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The Publius Group
409 Washington St.
Hoboken, NJ 07030
When visiting the homepage of this site everything you need is right in front of you. The overall site loads quickly, uses attractive colors and is cutting edge in design for a political site. Their header is attractive and does a nice job of condensing the candidates’ pictures, and logos into one banner. Email sign up is available and quick, a tool that brings people back to the site. Viewers can download and view one of the campaigns commercials-this is a good use of the web medium.
Best Feature: Navigating this site is as easy as pulling down a navigation bar button, seeing your menu choices and selecting your topic without getting stuck in a maze of linked pages.
Worst Feature: While the home page is a bit too heavy on text as a candidate, his site is short on issues.
This site is equal to that of Mike Fisher in that it loads quick, uses attractive colors and is cutting edge in design for a political site. The header is attractive but the matrix affect takes away from the crisp clean graphics that one enjoys on the Internet today. The linked pages are well constructed and gathering information from them is comfortable. The site has a personal touch and a visitor truly gets a better understanding of who Ed Rendell is. While his letter to those viewing the home page is thoughtful and nice, one needs to orient themselves with the site and navigation before being able to quickly peruse it. When trying to move off the site by going forward or backwards, the browser keeps returning to the same site, a very frustrating experience.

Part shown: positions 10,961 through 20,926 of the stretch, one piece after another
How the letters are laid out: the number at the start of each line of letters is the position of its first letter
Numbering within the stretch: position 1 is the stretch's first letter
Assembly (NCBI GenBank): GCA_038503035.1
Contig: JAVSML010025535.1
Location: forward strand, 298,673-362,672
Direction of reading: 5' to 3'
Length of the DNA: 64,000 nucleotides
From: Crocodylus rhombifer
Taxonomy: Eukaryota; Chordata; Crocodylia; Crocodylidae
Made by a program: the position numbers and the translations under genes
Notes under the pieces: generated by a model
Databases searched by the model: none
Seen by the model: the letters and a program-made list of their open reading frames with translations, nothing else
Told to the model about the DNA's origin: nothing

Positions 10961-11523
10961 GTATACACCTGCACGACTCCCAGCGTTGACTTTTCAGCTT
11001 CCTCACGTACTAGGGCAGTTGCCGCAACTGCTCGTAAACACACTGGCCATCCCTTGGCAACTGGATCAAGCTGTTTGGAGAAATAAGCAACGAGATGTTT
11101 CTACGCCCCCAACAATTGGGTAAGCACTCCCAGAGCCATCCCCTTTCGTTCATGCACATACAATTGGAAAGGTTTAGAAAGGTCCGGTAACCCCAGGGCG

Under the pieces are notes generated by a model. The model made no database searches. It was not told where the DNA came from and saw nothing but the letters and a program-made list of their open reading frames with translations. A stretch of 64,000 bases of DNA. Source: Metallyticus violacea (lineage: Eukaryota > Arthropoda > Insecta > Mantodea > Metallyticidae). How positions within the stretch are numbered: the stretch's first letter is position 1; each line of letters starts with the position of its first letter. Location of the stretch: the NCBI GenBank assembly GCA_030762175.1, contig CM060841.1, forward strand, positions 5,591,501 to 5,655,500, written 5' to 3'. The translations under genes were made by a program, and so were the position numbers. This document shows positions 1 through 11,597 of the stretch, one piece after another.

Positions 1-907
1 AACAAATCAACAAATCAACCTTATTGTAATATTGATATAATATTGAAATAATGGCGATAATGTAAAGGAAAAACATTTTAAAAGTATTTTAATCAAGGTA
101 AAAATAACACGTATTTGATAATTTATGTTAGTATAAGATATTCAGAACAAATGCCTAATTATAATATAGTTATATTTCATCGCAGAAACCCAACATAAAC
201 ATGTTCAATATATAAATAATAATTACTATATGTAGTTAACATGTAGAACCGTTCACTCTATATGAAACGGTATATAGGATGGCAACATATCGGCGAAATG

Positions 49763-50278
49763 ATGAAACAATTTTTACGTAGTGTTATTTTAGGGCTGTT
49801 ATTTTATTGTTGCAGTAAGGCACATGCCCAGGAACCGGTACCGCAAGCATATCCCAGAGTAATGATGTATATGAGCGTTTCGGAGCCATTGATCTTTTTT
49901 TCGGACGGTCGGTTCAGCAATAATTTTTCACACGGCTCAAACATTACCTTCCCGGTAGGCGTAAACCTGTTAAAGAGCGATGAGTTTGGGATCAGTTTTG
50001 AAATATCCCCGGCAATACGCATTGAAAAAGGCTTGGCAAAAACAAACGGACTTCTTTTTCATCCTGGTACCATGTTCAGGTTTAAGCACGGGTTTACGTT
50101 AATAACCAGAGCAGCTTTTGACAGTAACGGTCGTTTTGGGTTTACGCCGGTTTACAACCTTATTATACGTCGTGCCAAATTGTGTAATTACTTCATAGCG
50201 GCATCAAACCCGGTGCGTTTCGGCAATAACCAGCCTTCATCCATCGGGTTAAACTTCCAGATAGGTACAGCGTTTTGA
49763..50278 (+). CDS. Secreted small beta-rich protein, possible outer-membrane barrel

Best Feature: The scrolling “Latest News” column on the right is a nice touch and helps create anticipation when viewing the site. The link to Ed's childhood photos is a favorite as too.
Worst Feature: This site mentions very little about his running mate, Catherine Knoll. Visiting her site, http://www.catherinebakerknoll.com/, reveals a home page that is not nearly of the same caliber and the design work is simple at best. The only graphic that stands out is one that is all too familiar to Al Gore and the 2000 campaign. Can you find the match?
This site is well develop and extremely current. It is head and shoulders over most other sites in the competition. The layout is sharp and the color choice, while unique, stands out. The text and images flow together seamlessly. His endorsement list that goes on and on is impressive as well.
Worst Feature: It lacks the high technology items that those ranking ahead of it employ and viewers are forced to scroll from top to bottom of the home page, loosing the full view of the header and navigation. Maintaining sections of the homepage on one screen has more value than a large letter to the viewer that says very little